Please read this first.

Welcome! This blog is devoted to considerations of morality in the The Elder Scrolls V: Skyrim by Bethesda. Rather than a fansite, review, or walkthrough, it is a serious attempt to examine the game through a moral lens. Please note that the purpose of this blog is to discuss morality within the context of the game, not to determine whether playing the game is immoral in and of itself; the latter type of "discussion" tends toward tedium and inhibits, rather than promotes, a meaningful conversation.

If you have not visited this blog before, it might be helpful to read the posts labeled "Orientation," most of which are the first few entries in the blog archive (see right). These posts include a short introduction to this project, a content-specific author bio, and a few other pieces that explain key concepts relevant to this study. These posts are of particular use to those readers less familiar with Skyrim (or video games in general).


If you have visited this blog before, thanks and welcome back!

Friday, June 28, 2013

A Cornered Rat

About halfway through the Thieves Guild questline, I returned to the main quest, now armed with the knowledge of Esbern's whereabouts.  I began my search of the Ratway by dispatching the Thalmor agents who were also looking for the elderly Blade loremaster.  I carefully advanced through the vaults and into the warrens, taking out a few thugs here and there.  I ran into nothing of moral significance until I reached the heart of the warrens, and as I review the events that unfolded there, I'm sure that the dilemma I faced was in no way scripted by the game.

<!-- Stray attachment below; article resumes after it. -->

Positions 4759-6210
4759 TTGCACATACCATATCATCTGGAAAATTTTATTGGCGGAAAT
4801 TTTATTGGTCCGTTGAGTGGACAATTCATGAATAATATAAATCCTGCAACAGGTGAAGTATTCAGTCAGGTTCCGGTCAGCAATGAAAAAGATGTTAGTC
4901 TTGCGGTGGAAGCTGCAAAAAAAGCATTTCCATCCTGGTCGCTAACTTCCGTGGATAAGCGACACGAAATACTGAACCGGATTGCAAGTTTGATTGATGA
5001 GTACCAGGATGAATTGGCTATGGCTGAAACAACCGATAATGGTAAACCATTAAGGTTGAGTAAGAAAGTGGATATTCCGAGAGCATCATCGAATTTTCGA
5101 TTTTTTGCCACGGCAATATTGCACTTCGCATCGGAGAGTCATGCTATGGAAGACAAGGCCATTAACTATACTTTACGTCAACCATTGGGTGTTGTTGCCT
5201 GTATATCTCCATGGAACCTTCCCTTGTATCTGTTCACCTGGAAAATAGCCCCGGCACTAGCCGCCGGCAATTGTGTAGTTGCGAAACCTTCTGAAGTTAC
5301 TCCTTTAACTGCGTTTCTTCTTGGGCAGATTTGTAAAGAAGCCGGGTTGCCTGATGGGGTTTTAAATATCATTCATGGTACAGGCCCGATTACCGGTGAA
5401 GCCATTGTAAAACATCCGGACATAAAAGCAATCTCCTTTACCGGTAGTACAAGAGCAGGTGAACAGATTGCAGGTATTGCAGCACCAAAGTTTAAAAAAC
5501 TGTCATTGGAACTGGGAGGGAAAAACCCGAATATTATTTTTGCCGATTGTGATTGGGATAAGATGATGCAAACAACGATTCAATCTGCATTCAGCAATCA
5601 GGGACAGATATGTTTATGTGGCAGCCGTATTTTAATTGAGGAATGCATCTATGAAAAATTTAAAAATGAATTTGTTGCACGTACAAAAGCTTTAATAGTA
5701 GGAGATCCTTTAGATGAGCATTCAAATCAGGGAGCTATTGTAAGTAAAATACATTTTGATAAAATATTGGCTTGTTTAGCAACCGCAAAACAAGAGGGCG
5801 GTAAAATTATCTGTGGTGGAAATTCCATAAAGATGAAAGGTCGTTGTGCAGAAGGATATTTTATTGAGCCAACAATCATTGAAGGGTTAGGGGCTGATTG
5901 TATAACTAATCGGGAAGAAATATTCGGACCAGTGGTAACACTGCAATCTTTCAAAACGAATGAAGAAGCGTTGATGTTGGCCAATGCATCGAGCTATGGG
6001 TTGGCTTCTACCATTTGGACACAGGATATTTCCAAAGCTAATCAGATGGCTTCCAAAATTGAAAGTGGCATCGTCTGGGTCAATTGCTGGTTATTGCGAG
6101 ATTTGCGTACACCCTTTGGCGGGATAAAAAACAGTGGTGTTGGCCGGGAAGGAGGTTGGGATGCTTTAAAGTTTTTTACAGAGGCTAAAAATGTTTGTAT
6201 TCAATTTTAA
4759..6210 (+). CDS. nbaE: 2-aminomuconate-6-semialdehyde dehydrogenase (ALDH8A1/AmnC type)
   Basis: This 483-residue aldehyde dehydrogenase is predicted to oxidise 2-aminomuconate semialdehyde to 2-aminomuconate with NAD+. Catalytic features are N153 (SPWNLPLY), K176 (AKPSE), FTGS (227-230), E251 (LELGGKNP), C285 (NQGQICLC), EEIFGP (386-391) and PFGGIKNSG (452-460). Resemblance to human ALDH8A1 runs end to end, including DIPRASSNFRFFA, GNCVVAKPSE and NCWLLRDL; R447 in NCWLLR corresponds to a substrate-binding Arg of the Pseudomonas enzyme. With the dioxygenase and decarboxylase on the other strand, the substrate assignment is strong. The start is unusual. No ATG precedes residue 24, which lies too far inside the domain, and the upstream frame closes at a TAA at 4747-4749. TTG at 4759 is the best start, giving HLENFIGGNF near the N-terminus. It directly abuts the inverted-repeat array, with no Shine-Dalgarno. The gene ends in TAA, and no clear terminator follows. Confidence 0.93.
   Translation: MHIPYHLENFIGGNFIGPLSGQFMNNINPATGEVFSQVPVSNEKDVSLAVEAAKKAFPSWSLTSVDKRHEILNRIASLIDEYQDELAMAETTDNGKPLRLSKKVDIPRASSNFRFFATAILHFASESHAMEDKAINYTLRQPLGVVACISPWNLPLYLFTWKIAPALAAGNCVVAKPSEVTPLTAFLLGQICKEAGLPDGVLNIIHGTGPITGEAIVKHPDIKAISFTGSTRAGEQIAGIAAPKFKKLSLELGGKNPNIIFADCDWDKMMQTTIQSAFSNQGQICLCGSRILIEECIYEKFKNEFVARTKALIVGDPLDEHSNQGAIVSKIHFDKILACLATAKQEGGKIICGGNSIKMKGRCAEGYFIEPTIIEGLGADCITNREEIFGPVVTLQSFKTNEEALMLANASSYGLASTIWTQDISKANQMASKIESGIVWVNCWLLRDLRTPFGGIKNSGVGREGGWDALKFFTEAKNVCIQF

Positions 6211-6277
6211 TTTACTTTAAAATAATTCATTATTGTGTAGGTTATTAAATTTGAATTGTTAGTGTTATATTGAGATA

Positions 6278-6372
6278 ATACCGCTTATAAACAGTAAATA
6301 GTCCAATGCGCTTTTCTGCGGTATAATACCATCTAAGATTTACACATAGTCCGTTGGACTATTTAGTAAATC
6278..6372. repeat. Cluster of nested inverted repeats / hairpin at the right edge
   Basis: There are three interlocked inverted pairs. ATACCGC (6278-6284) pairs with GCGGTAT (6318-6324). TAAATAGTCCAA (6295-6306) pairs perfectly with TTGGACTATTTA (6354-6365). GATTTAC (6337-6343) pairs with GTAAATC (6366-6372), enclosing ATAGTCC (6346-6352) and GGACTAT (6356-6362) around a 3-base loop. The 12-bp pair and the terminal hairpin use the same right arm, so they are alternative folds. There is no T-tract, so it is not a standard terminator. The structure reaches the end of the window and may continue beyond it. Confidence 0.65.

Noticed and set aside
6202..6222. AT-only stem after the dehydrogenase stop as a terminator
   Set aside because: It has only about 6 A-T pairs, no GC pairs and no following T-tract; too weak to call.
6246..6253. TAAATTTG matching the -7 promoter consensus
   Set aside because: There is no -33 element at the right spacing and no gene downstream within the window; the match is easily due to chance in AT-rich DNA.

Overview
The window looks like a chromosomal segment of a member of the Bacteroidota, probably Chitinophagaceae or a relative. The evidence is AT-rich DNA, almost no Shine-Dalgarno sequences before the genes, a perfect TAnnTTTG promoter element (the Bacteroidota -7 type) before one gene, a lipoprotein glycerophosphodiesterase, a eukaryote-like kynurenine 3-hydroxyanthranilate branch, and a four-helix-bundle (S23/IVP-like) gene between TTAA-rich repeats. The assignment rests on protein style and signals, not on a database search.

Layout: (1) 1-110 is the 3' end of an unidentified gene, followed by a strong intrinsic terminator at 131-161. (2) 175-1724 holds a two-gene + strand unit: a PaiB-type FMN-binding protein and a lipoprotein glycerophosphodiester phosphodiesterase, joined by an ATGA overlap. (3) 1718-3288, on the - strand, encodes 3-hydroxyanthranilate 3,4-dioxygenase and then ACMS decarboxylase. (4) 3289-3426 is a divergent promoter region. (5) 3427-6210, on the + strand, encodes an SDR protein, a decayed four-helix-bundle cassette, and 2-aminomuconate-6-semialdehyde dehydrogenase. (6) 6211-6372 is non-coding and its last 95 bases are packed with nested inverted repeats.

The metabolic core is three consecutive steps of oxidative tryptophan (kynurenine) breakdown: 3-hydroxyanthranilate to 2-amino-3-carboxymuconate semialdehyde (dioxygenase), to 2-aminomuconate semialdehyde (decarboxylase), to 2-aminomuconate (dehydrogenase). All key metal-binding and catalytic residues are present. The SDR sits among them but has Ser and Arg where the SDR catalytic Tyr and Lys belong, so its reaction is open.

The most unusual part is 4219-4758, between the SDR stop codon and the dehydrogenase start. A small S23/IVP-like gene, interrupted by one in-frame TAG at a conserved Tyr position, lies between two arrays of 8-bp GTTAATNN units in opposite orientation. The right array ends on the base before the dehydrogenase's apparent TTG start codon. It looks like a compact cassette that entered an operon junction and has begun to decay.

I found that the warrens were occupied by three madmen other than Esbern: Salvianus, the Imperial Legionnaire whom the Great War drove insane; Knjakr, the Sweeney Todd-like chef; and Hefid the Deaf, a poor beggar woman who mutters a kind of OCD litany.  Salvianus, while clearly insane, was a gentle soul who only wanted to try to explain the hopelessness he felt, so I listened to him as long as I could before moving on.  Knjakr attacked me the moment I tried to speak with him, so I had to kill him in self-defense.  Hefid, however, presented me with an unexpected challenge.

When I interrupted Hefid's incessant listing of common objects, she completely freaked out, drew a dagger, and ran away from me.  I would have been happy to let her go, but for one problem: she ran straight to Esbern's door and continued to brandish her weapon no matter what I did.  When I tried to talk, she didn't respond, preferring instead to throw herself at the heavily bolted door to Esbern's room.

I now had a real dilemma on my hands.  Opening Esbern's door (assuming I could do so), would send an armed madwoman into the deadbolted cell of a paranoid ex-Blade.  At best, he kills her, and probably attacks me as an accomplice.  At worst, she kills him, and the last remaining hope to defeat Alduin is gone.  Because I could not think of a scenario which didn't end with her death, I decided to kill her as quickly and mercifully as possible.

After gaining Esbern's trust and hearing his tale, we set out to find Delphine.  We didn't take two steps outside his door before we were set upon by more Thalmor agents.  We killed them, but poor Salvianus got caught in the crossfire -- his worst nightmare finally coming true.  I paid my respects, then escorted Esbern back to Riverwood.

I don't feel good about killing Hefid, but once I had spoken to her, I don't see how I could have avoided it.  A quick FUS might have pushed her aside, but would probably also have provoked her to attack me.  Furthermore, even if she had survived the initial encounter, what would have happened during the fight with the Thalmor?  And, if I'm being completely honest here, what kind of life did she have, tormented by her obsessive list in her dank, dark cell?  Might she be better off dead?
"Knife. Yes. Book. Yes. Bucket. Yes. Inkpot? No."  R.I.P. Hefid the Deaf